In one of those surprise/not-surprising announcements yesterday afternoon, Jim Flaherty resigned as the federal finance minister. Citing ongoing health issues, and a desire to make bigger bank in the private sector, Flaherty will stand as MP for Whitby-Oshawa until the 2015 election. Natural Resources Minister Joe Oliver is expected to segue into the finance portfolio in an announcement later today, but Flaherty will cast a long shadow as the government looks to enter a black phase in the budget and re-election mode next year.
Not to throw cold water on some of the overly florid career appraisals of Flaherty, especially Robert Fife's on yesterday's CTV News, but all the praise about the now former finance minister's steadfast leadership through tough economic times should be tempered by the realities of how that reputation evolved.
For instance, Flaherty's previous tenure as finance minister in the government of the province of Ontario ended with him leaving office with a $5.6 billion deficit behind him. That's about half of the current Ontario deficit, but Flaherty's PC government was in power from 1995 to 2003 enjoying, for the most part, a boom economy. The fact of the surprisingly large deficit was compounded by no one outside the PC government knowing about it until an auditor's-general report revealed it, suggesting that the PCs were prepared to hide it till after re-election, or were willing to stick the next guy with the cheque.
The fact of a budgetary deficit in Ontario post-Mike Harris/Ernie Eves was all the more surprising because thier's was the government of the "Common Sense Revolution," a plan to cut taxes while slashing government spending. Those most affected were welfare recipients, schools, hospitals and public sector workers, leading to wide-spread labour disruption and, in some extreme cases, death. Exaggeration? Think Walkerton, or the SARS crisis which threatened to overwhelm the Toronto hospital system.
But short-sightedness has always been a Flaherty trait. In the spring of 2008, he continued to forecast large surpluses even with the Great Recession looming on the horizon. Of course, the full extent of that crisis was hard for anyone to foresee, but the aftermath required immediate action in form of stimulus, and Flaherty was less than convinced that such measures were necessary. An economic update in the fall of 2008, and the lack of any surplus spending announcement, lathered up the opposition to start talking about non-confidence motion, which then prompted Stephen Harper's first great proroguing of Parliament. When Parliament came back, Flaherty announced the first round of stimulus, a move that he's now receiving praise for in the post-game.
But so long as we're trying to stop the re-writing of history to cast Flaherty in a light of fiscal prudence, let's not forget that one of his first acts as finance minister in 2006 was to throw the doors open to American insurers, like AIG, to supply the same kind of heinous subprime mortgages that would tank the world economy just two years later. At the same time, he doubled the government guarantee of those mortgages, reducing the risk to AIG and others to zero while leaving the Canadian taxpayer on the hook in case those mortgages went belly up, just like what happened in the U.S. in the fall of 2008.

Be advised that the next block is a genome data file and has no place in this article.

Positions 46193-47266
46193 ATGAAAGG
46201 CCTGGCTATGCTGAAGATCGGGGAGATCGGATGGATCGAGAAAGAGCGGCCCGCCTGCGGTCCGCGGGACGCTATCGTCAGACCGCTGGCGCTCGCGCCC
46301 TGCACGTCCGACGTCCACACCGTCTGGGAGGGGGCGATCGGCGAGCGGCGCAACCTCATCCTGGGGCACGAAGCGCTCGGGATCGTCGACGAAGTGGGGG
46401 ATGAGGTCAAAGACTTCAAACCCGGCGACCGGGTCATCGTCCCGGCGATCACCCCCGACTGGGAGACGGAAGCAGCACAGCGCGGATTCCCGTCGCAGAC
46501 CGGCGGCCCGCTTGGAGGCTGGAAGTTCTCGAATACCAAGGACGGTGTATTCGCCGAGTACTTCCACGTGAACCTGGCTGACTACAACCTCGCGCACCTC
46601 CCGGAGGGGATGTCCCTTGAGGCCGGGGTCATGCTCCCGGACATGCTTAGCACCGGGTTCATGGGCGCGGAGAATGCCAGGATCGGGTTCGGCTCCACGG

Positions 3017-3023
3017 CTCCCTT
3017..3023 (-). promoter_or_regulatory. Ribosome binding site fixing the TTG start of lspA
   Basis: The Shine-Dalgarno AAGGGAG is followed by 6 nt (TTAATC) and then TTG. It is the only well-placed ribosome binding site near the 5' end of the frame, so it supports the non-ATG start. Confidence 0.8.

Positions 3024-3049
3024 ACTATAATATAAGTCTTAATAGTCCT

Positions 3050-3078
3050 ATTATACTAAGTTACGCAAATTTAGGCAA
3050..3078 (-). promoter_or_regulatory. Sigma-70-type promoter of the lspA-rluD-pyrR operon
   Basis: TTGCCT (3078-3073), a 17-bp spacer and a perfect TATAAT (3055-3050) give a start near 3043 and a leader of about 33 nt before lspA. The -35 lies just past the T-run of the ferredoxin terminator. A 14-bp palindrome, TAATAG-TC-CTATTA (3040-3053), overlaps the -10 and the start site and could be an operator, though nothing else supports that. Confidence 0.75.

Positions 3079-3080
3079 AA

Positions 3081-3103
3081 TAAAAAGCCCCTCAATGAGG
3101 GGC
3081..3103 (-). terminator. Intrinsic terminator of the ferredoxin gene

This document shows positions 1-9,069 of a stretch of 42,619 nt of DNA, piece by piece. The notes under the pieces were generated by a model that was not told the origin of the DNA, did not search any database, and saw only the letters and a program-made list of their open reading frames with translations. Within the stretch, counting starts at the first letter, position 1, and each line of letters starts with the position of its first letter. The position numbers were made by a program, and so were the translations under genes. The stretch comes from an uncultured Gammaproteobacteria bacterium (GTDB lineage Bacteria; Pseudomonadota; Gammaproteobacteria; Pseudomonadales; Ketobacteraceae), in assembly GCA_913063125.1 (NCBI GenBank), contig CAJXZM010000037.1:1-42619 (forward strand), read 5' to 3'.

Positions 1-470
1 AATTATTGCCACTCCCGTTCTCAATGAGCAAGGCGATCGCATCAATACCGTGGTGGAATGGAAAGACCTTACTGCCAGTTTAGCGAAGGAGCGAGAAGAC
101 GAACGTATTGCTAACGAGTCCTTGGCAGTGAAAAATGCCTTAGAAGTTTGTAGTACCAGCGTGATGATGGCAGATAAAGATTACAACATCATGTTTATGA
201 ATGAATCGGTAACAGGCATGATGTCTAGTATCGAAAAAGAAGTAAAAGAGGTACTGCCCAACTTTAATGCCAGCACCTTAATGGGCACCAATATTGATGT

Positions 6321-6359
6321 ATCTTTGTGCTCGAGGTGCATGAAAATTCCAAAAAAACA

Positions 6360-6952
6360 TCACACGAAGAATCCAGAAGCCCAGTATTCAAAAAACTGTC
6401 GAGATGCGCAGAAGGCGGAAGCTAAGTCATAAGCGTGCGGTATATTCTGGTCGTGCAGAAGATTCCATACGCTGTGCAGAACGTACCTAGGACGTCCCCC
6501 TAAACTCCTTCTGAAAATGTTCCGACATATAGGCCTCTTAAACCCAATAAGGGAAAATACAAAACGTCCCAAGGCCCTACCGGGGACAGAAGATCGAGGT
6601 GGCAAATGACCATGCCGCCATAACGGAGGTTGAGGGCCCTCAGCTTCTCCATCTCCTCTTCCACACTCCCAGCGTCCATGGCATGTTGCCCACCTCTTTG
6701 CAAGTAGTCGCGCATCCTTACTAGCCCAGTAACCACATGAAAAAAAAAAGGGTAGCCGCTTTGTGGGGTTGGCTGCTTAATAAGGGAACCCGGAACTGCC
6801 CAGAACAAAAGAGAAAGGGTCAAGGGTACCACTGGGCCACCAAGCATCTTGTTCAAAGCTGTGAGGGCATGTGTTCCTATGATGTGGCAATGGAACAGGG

If Flaherty's been able to steer the ship well though some very choppy waters, it's because of the fine navigational ground work laid by his predecessor, the previous long-time financial minister and former Prime Minister Paul Martin. Martin knew that the banks were big enough, he knew the dangers of a deregulated housing market, and he knew the benefits of paying down the deficit and the debt, which created the tremendous surpluses that the Conservatives enjoyed (and pressumed to continue) and ultimately provided a cushion as the economy forced Flaherty into a position of deficit spending.
Of course, none of that is to say that we shouldn't thank Flaherty for his service, or ignore the fact that he handled a tough job in very tough times with aplomb. But while I know you're not supposed to speak ill of the dead, let's not paint Flaherty too saintly. In Fife's report he credited Flaherty for having a "big heart" for being a parent of children with disabilities, one of the reasons he initiated the Registered Disability Savings Plan (RDSP). That's nice, I thought, but as is typical nowindays, it seems that some people can only be generous when they have a personal stake in a cause. It's just too bad that the poor, the sick, the uneducated, and the environment didn't have a relative in Flaherty's family to represent them.